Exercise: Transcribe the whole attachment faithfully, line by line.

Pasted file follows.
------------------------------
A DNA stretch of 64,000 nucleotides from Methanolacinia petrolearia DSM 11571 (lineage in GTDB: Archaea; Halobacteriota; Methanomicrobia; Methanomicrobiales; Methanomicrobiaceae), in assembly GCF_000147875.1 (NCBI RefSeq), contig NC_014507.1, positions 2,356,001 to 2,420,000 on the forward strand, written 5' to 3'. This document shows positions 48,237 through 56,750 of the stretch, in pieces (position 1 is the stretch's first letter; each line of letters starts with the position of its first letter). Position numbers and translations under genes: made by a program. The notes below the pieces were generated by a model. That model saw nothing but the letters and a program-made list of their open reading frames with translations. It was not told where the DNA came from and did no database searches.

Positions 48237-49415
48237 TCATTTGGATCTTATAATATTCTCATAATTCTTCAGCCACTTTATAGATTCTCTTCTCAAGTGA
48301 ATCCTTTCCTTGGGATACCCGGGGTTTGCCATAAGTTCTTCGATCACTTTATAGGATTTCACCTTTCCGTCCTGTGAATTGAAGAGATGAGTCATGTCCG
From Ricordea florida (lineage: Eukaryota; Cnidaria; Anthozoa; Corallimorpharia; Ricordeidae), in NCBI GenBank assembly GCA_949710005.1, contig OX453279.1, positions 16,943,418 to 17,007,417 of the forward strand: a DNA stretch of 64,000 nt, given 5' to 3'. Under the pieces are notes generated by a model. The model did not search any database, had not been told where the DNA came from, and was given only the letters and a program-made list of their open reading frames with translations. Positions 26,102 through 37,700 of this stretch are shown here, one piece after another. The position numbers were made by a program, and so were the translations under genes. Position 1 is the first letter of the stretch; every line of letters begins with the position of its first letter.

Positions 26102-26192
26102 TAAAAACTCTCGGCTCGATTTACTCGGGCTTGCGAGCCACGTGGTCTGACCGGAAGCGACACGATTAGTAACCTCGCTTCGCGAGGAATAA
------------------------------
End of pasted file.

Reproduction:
A DNA stretch of 64,000 nucleotides from Methanolacinia petrolearia DSM 11571 (lineage in GTDB: Archaea; Halobacteriota; Methanomicrobia; Methanomicrobiales; Methanomicrobiaceae), in assembly GCF_000147875.1 (NCBI RefSeq), contig NC_014507.1, positions 2,356,001 to 2,420,000 on the forward strand, written 5' to 3'. This document shows positions 48,237 through 56,750 of the stretch, in pieces (position 1 is the stretch's first letter; each line of letters starts with the position of its first letter). Position numbers and translations under genes: made by a program. The notes below the pieces were generated by a model. That model saw nothing but the letters and a program-made list of their open reading frames with translations. It was not told where the DNA came from and did no database searches.

Positions 48237-49415
48237 TCATTTGGATCTTATAATATTCTCATAATTCTTCAGCCACTTTATAGATTCTCTTCTCAAGTGA
48301 ATCCTTTCCTTGGGATACCCGGGGTTTGCCATAAGTTCTTCGATCACTTTATAGGATTTCACCTTTCCGTCCTGTGAATTGAAGAGATGAGTCATGTCCG
From Ricordea florida (lineage: Eukaryota; Cnidaria; Anthozoa; Corallimorpharia; Ricordeidae), in NCBI GenBank assembly GCA_949710005.1, contig OX453279.1, positions 16,943,418 to 17,007,417 of the forward strand: a DNA stretch of 64,000 nt, given 5' to 3'. Under the pieces are notes generated by a model. The model did not search any database, had not been told where the DNA came from, and was given only the letters and a program-made list of their open reading frames with translations. Positions 26,102 through 37,700 of this stretch are shown here, one piece after another. The position numbers were made by a program, and so were the translations under genes. Position 1 is the first letter of the stretch; every line of letters begins with the position of its first letter.

Positions 26102-26192
26102 TAAAAACTCTCGGCTCGATTTACTCGGGCTTGCGAGCCACGTGGTCTGACCGGAAGCGACACGATTAGTAACCTCGCTTCGCGAGGAATAA